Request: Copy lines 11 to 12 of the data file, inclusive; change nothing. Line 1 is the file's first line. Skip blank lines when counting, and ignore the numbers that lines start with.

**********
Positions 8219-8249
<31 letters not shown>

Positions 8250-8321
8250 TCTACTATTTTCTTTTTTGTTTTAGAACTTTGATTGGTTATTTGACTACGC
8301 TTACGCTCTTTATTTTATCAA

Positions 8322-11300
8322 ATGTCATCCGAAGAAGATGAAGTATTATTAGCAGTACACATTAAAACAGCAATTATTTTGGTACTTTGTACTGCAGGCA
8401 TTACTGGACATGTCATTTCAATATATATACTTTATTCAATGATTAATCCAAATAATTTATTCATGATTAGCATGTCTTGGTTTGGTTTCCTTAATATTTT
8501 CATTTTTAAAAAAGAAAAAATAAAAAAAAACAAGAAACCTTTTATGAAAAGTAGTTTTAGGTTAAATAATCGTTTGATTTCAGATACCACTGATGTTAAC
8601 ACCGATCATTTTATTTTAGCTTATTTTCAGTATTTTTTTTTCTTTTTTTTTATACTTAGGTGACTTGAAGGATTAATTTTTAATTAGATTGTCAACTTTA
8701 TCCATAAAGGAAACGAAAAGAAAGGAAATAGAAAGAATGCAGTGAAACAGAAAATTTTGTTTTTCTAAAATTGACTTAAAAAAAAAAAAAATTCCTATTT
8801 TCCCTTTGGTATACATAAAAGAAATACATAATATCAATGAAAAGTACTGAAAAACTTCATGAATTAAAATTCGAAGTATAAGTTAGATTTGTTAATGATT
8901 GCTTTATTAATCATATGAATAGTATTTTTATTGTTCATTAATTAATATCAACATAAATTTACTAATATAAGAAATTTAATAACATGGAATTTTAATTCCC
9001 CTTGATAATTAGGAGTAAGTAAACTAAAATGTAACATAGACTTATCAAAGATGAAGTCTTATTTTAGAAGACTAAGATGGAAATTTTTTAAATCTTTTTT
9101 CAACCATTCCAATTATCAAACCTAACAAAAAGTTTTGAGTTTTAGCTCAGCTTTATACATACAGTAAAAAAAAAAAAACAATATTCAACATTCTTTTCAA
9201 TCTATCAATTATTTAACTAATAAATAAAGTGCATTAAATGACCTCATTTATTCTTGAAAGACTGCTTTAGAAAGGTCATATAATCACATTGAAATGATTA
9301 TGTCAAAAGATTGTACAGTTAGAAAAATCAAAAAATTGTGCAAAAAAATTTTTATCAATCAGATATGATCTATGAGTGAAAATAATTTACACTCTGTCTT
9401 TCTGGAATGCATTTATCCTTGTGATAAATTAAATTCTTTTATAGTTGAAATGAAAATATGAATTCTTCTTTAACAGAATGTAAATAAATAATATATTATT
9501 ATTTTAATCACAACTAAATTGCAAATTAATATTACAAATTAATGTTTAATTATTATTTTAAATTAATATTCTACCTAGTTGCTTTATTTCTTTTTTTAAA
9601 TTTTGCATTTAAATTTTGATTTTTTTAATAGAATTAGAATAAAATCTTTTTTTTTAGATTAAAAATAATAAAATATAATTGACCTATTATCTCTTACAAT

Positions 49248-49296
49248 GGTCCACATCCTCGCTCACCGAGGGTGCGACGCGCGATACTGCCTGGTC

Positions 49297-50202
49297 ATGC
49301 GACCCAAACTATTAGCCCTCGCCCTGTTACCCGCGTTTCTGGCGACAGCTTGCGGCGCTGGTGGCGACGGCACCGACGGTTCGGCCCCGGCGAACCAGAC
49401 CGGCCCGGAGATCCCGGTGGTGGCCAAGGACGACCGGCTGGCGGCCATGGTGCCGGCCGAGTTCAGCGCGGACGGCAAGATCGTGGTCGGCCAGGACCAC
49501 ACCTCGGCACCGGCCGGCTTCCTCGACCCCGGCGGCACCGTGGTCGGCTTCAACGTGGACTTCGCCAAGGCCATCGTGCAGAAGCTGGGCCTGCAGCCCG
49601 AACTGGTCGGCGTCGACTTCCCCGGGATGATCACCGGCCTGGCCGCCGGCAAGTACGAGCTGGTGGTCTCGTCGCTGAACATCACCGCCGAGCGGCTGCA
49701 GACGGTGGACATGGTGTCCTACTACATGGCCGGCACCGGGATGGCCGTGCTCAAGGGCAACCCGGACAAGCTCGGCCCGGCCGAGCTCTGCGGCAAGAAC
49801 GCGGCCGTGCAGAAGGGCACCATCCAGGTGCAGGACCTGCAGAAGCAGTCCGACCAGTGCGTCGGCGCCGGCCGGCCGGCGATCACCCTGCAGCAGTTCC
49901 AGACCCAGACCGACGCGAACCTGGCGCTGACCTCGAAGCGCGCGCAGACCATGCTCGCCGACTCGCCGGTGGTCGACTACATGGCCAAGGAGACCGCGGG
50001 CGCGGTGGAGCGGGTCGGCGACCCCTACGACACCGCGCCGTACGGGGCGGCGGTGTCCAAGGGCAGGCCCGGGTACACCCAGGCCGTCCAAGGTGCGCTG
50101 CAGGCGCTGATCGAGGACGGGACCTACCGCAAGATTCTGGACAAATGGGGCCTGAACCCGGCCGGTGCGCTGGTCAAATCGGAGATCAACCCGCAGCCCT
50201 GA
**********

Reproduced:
8701 TCCATAAAGGAAACGAAAAGAAAGGAAATAGAAAGAATGCAGTGAAACAGAAAATTTTGTTTTTCTAAAATTGACTTAAAAAAAAAAAAAATTCCTATTT
8801 TCCCTTTGGTATACATAAAAGAAATACATAATATCAATGAAAAGTACTGAAAAACTTCATGAATTAAAATTCGAAGTATAAGTTAGATTTGTTAATGATT